In the wake of Sgt. Mike Murphy’s indictment but just prior to the news of officer Nick Kozak’s suspension, a post on the local online message board Forest Park Forums asked, “What are we breeding, cowboys or professionals?”
The answer is, unfortunately, both. And this will continue until three newly elected village commissioners see fit to stand up and demand that the cowboys with badges be corralled so the principled and professional cops may get the support they need and deserve.
The issues at stake here go beyond the hot water that any officer may find themselves in as of late. For decades, the police department has suffered from a lack of leadership, accountability and professionalism.
Chief Jim Ryan is not up to the task of reform, though the real problem is Anthony Calderone. The mayor recently discouraged the notion that a series of incidents, viewed collectively, are damaging. Damaging? They’re outright damning.
The “incidents” go back to Calderone’s time as a commissioner in the early ’90s. He was mayor and police commissioner when Robert Wilson filed a suit that was settled in six months, and again was at the helm when another suit took just two months to settle. In addition to being a lifelong resident of this community, Calderone has been in position to hear the sordid details of the department’s problems longer than any other public official. He should be well aware of the constant thread of chaos that exists, yet he has done little to correct it.
Ryan had just become chief when Sidney Hooks’ lawsuit presented more evidence that Murphy, more so than any other officer on the force, believes he’s a one man criminal justice system. Ryan not only didn’t have the stones to buck Calderone, he actually believed, incredibly, that Murphy wasn’t a problem.
Former commissioner Patrick Doolin contends that during an executive session of the village council Ryan said at the time he took full responsibility for Murphy’s behavior. In light of this indictment, Ryan needs to honor his word and quit. Or be fired.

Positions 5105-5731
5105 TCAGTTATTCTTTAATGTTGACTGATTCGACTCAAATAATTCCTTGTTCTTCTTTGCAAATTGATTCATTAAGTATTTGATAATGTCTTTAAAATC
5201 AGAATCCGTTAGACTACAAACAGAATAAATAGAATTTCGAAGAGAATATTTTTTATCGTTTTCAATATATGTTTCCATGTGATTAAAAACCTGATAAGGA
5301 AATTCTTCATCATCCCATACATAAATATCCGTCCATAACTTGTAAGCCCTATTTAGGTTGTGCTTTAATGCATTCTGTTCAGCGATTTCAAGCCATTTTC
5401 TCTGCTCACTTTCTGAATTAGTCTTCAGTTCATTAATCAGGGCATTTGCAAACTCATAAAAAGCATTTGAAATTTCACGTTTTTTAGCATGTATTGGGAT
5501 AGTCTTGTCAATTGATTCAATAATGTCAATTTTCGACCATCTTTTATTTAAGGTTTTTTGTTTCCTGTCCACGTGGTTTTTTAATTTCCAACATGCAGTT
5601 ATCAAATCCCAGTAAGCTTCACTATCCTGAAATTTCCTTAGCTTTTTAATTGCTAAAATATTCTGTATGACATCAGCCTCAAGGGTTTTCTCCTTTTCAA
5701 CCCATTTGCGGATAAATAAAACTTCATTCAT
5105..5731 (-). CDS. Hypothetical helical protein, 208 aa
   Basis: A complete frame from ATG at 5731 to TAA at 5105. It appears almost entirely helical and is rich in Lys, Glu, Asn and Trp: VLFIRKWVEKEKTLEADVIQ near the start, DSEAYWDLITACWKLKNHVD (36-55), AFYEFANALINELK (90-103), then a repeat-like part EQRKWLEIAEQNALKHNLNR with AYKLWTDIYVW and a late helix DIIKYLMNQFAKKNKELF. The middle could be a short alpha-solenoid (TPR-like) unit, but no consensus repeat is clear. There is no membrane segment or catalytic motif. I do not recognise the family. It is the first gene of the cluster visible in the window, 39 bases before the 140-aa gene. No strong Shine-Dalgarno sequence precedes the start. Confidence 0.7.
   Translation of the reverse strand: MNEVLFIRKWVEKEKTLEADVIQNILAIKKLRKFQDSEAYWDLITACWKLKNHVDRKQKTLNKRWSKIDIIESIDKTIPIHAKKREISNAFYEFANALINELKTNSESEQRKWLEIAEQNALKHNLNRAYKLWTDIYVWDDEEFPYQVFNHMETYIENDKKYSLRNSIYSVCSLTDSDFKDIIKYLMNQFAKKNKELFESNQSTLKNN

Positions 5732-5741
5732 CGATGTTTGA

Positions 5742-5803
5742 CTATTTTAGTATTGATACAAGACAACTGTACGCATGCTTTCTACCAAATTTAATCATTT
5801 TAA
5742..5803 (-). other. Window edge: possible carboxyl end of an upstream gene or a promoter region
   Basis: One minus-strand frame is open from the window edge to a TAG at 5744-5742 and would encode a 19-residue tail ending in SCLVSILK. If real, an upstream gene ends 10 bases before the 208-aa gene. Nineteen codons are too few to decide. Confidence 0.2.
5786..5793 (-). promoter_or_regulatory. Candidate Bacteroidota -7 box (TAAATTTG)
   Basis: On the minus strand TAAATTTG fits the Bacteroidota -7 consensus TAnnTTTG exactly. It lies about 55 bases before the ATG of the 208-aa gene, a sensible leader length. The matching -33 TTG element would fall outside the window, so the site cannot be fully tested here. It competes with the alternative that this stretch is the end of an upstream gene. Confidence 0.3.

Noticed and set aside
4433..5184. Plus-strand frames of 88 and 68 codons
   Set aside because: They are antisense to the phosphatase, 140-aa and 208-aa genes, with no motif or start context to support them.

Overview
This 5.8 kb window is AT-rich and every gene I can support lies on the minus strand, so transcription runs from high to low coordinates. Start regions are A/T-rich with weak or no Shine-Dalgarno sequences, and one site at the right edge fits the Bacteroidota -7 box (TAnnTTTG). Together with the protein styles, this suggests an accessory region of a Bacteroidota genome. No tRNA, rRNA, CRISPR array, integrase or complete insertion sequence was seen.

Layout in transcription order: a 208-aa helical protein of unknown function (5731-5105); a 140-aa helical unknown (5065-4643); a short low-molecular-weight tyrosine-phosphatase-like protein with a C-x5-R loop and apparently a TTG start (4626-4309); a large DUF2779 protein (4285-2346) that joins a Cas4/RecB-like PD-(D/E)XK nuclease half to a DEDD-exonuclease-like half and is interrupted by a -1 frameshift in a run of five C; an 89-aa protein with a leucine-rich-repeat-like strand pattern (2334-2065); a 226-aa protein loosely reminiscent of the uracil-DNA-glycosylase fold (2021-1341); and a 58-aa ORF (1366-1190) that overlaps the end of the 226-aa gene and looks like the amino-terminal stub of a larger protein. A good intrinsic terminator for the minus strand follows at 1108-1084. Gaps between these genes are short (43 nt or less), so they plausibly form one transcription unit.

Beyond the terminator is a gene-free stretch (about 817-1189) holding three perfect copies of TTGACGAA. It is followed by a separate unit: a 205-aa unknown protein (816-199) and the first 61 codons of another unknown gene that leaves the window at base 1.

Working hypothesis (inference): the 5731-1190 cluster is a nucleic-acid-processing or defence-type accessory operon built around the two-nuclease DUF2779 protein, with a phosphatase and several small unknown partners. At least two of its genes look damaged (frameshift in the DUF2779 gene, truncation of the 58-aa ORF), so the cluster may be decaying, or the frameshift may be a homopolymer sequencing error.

Meanwhile, the three new commissioners can vote to release the audio recording of that meeting any time they choose. There may have also been other noteworthy comments made at that meeting about how the department responded to Hooks’ lawsuit.
Anyone who’s been observing our police department can deduce that it isn’t one bad apple causing all the turmoil. Several years ago a rape suspect was apprehended by Oak Park police and turned over to Forest Park officers. That suspect reportedly suffered minor injuries when his would be victim fought back, though nothing like what Chicago officers observed when they arrived later to take custody.
City police were reportedly so appalled at the suspect’s physical condition that they refused to sign for his custody until photographs were taken to document his injuries. Thankfully, those allegations haven’t been added to the pile of lawsuits already pending against this village. And through it all, Calderone just sits by, a man totally out of his depth, running the police department and this village into a financial ditch.
“Every circumstance has different circumstances, so I don’t believe there should be a cumulative effect,” Calderone bleated inanely to the Review.
Calderone needs to hire a genuinely tough top cop who’s capable of properly administering our police department and assuring a semblance of order, honor and dignity. And then that person must insist that the mayor butt out of the day-to-day administration of the department, otherwise, this sad and costly performance will continue indefinitely. At least until three newly elected commissioners stand up for our village and do the right thing.